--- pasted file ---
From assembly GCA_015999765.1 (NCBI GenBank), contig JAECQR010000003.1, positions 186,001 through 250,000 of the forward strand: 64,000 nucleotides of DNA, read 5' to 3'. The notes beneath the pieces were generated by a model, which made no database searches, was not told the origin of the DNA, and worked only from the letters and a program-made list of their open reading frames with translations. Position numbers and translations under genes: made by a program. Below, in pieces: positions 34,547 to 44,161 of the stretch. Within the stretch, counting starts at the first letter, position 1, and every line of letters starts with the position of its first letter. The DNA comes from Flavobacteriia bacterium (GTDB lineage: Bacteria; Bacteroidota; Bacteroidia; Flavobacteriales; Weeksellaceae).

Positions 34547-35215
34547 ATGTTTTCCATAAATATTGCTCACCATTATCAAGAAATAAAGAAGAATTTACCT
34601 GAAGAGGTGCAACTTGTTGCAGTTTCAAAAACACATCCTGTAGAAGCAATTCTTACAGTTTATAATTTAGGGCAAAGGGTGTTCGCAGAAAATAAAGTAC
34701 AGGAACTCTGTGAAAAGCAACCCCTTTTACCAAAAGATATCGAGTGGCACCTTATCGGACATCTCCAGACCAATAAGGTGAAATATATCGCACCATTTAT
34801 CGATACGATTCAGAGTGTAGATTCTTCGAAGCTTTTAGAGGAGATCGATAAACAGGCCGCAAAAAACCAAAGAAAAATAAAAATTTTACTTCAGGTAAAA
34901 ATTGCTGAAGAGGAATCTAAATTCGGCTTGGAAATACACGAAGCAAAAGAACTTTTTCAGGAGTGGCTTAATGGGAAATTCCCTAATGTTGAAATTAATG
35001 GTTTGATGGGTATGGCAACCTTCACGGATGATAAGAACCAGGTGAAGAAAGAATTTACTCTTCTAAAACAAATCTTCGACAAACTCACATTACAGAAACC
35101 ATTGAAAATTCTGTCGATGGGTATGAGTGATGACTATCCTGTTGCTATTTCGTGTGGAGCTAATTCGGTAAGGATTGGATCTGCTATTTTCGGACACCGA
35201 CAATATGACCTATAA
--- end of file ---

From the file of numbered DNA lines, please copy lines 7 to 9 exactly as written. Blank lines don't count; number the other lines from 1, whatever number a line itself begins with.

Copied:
34901 ATTGCTGAAGAGGAATCTAAATTCGGCTTGGAAATACACGAAGCAAAAGAACTTTTTCAGGAGTGGCTTAATGGGAAATTCCCTAATGTTGAAATTAATG
35001 GTTTGATGGGTATGGCAACCTTCACGGATGATAAGAACCAGGTGAAGAAAGAATTTACTCTTCTAAAACAAATCTTCGACAAACTCACATTACAGAAACC
35101 ATTGAAAATTCTGTCGATGGGTATGAGTGATGACTATCCTGTTGCTATTTCGTGTGGAGCTAATTCGGTAAGGATTGGATCTGCTATTTTCGGACACCGA